As far as convenience goes, most of us are lucky enough to carry the world in our pocket via our smartphones. Information at the touch of a button couldn’t get any easier, could it?
Well, it just has.
You know that moment when you’re driving and you see the most amazing sunset and you wish you could share it with your friend living in the UK?
What you would do is (hopefully stop your car first) grab your smartphone, snap the sunset, open an app, type a message, insert your friend’s number and then send it.
Now, with Google’s latest amazing invention, Google Glass, you can just speak, and without having to pick up a phone or push a button your friend can see exactly what you are seeing, in real time.
In essence, your smartphone is turned into a pair of glasses which overlays information onto what you ‘see’, and seamlessly integrates voice control into the process. You can find out anything, any time by simply asking your Google Glass. You can share moments with friends and family as they happen, real time.
Not convinced? Watch this video to experience the world through Google Glass.
As graphic designers, we have an affinity for all things paper. It brings out the design geek in all of us; no matter whether it’s the new Antalis booklet, a die-cut wedding invitation or the new paper stock that Visi is using. In-depth paper discussions are a very usual buzz around the Infestation water cooler. So, naturally, when an animation short film entitled Paperman showed up on our radar, we were instantly intrigued.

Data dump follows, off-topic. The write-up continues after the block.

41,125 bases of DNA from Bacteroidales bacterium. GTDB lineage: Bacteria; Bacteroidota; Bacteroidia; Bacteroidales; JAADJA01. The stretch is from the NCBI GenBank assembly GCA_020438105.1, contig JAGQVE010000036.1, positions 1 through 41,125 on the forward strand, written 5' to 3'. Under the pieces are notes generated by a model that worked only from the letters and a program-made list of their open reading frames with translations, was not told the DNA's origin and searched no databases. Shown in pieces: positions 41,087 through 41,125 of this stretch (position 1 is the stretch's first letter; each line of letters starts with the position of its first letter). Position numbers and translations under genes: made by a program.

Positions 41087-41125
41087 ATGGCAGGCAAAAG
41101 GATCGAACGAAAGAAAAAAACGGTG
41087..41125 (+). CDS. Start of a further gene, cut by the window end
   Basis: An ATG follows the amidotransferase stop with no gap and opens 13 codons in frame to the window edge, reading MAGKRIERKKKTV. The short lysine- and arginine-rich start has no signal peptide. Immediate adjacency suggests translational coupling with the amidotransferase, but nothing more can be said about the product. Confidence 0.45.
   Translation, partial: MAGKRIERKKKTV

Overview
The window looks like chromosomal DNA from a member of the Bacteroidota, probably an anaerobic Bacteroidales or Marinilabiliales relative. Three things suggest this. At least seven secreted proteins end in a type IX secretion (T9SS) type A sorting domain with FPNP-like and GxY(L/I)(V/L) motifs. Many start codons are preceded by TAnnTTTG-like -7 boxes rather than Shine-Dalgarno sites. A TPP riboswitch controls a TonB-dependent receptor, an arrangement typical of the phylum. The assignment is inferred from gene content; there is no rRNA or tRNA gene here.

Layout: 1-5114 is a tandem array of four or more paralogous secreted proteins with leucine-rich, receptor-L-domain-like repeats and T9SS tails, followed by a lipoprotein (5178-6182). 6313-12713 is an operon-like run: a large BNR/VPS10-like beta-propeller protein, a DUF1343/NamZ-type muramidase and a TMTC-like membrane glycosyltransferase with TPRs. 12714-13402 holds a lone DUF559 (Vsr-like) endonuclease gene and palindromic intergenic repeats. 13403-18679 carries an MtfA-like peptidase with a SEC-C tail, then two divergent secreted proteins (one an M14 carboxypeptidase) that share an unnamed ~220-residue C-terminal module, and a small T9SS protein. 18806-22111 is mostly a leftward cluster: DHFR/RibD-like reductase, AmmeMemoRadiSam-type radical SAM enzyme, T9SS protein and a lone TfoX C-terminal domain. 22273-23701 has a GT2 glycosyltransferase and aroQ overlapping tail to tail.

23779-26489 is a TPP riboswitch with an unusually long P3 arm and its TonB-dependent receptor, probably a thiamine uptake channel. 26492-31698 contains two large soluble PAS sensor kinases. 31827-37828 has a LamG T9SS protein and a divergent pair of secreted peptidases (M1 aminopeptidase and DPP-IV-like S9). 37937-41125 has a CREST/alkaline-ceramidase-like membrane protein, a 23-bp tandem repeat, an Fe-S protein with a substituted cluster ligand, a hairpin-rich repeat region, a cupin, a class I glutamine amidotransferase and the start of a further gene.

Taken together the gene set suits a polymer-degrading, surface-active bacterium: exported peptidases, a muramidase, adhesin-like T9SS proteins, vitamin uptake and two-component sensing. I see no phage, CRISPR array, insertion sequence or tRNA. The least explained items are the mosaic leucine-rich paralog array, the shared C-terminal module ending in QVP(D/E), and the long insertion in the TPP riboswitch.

Paperman is a black-and-white short that combines traditional hand-drawn animation with computer animation. This ground-breaking technique is driving animation in an exciting new direction and landed this short film an Oscar in 2013.
The story revolves around two characters that meet on their way to work. In a very cheesy fashion (which we obviously love), the guy immediately falls in love with the girl. Unfortunately, she boards a train before they can properly meet. The story unfolds against a backdrop of perfect music, no dialogue, romance, quirkiness and paper – lots of paper …
The animation is breathtaking and a wonderful example of the substantial emotional impact that animation can make in seven all-too-short minutes.